CUOMO: Arguably two, right, because you had that other lady, 16, 17. She wasn't a minor, but she was very young to have somebody who's that age come on her, let alone if it was an unwanted touching, known as assault.

POLLAK: You know, in 1973, Ringo Starr hit number one on the Billboard Charts with a song "You're 16, you're beautiful, and you're mine." And it was a remake of an earlier song. He was 30 something at the time singing about a 16-year-old. You want to take away Ringo Starr's achievement?

CUOMO: You can't be serious.

POLLAK: I mean --

CUOMO: You can't be serious.

POLLAK: You can't be serious. You're talking about relationships that were legal.

CUOMO: Oh, I'm dead serious. You think that Ringo Starr's song is supposed to be a nod towards allowing 30-year-old men to prey on teenagers? You don't believe that, Joel. You're a parent. You don't believe that.

POLLAK: You're also a parent and you know that when you raise sons, the risk that our sons face today is that they're going to be exposed to accusations that may or may not be true. And that's a new thing. You talk about raising daughters. You always worry about your daughters, the kind of risks they are going to face. But what our sons have to worry about is what you're talking about, where you're lumping in allegations of illegal behavior with illegal conduct. And it's part of a campaign of character assassination that the mainstream media has been a part of and people --

CUOMO: Or character appraisal. Character appraisal. It's not one woman who came out and said something that's a little bit sketchy. You've got to vet all accusations. This is different. You've got numbers and you've got degree.

But let me put that to the side for a moment. I want to ask you about something else while I have you. I'm running out of time.

[08:55:01] Trump coming out and saying that the "Access Hollywood" tape may not be authentic. Do you put any stock in that notion at all?

POLLAK: You know, it's interesting how presidents sometimes do rewrite history a little bit. We know that he apologized for it in 2016. Barack Obama wrote in "Dreams from My Father" certain things that were functionalized, like his (INAUDIBLE) girlfriend and his literary agent for 16 years promoted his book as if he were born in Kenya and raised in Indonesia. And there are things that a president rewrites maybe just to get through the moment.

CUOMO: You think that President Obama was born outside the United States?

POLLAK: Chris, you know that's not the point I'm making. The question here is --

CUOMO: Well, you brought it up and it seems to plant that seed, just like Trump saying the tape may be inauthentic.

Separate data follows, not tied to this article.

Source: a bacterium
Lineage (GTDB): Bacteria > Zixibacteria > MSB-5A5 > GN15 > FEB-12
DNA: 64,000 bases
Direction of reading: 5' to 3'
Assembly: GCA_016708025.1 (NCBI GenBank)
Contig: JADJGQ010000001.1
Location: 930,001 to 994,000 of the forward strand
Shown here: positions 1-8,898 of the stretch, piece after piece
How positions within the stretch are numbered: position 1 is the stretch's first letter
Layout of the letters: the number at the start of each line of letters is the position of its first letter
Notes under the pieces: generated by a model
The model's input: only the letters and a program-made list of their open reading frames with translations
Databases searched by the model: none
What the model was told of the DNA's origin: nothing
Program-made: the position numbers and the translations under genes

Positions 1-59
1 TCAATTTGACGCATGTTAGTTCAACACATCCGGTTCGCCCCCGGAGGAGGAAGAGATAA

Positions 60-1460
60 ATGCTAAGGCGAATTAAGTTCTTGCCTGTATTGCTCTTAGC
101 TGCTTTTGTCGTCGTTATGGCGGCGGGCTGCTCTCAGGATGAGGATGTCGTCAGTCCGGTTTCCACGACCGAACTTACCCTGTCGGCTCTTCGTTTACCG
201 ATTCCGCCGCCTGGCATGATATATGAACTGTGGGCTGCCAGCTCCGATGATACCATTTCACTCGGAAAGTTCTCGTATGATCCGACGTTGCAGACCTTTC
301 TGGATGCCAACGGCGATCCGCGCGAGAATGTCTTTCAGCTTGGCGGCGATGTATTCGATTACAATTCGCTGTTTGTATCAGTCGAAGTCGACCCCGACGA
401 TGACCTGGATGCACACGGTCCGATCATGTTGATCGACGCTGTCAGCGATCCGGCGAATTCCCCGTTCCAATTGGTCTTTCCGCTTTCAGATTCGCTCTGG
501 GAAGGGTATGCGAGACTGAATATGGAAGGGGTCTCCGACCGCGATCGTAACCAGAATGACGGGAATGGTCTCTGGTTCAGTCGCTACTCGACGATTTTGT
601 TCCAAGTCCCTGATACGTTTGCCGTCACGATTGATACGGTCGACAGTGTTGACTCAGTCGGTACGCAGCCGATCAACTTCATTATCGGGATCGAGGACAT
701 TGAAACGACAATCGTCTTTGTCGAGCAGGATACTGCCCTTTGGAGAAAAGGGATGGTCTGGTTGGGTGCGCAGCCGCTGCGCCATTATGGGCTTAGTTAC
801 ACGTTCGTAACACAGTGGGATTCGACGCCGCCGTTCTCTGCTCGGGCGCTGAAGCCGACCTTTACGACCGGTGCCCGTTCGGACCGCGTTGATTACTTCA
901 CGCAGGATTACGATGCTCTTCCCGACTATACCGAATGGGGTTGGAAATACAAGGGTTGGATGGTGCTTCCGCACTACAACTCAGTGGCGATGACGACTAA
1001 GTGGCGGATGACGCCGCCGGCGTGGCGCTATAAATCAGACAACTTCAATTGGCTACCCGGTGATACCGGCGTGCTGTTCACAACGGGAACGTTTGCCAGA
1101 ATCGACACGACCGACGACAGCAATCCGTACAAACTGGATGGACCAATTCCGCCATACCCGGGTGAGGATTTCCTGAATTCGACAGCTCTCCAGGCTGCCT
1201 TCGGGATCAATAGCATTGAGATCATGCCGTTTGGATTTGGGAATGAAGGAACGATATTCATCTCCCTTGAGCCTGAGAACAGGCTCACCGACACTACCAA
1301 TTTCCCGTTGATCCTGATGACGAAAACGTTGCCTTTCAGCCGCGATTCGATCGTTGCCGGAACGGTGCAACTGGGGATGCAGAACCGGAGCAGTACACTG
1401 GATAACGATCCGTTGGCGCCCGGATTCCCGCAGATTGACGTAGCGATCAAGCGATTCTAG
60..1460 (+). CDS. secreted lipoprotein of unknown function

POLLAK: Well --

CUOMO: It's a dog whistle.

POLLAK: Let me give you another example. You have Hillary Clinton going around the country on a book tour claiming the Russians stole the election from her. Did the Russians prevent her from campaigning in Wisconsin? I mean sometimes people who are driven to become high achievers do have a way of recasting reality so that they're better able to achieve their goals.

You know, Scott Adams, who's appeared on CNN and who's a great writer about persuasion, has pointed out that one of Trump's inspirations was Norman Vincent Peale who wrote the book, "The Power of Positive Thinking." And there's a chapter in that book about not accepting defeat.

So we're only speculating here because we haven't seen Trump say this publicly and we only are hearing hearsay about what he's talked about with that "Access Hollywood" tape. But it's possible that he's trying to reshape that setback -- and it was a setback during the campaign, that way it allows him to look forward.

CUOMO: Right, but it would be a lie. But it would be a lie. Would you accept that?

POLLAK: Well, he's not lying to the public. He's not lying -- the only thing --

CUOMO: If he says the tape may not be authentic, it's a lie, would you agree?

POLLAK: The only lies that count in politics are the lies you tell the public. What he tells himself is up to him.

CUOMO: Joel Pollak, appreciate getting your take on NEW DAY, as always.

POLLAK: You're welcome.

CUOMO: All right, we're going to take a quick break here. CNN "NEWSROOM" with John Berman is going to be here. There's some big headlines. Stay with CNN.

(COMMERCIAL BREAK) [09:00:05] JOHN BERMAN, CNN ANCHOR: All right, good morning, everyone. John Berman here. It's 9:00 a.m. in the East. But in Washington, it is more like high noon.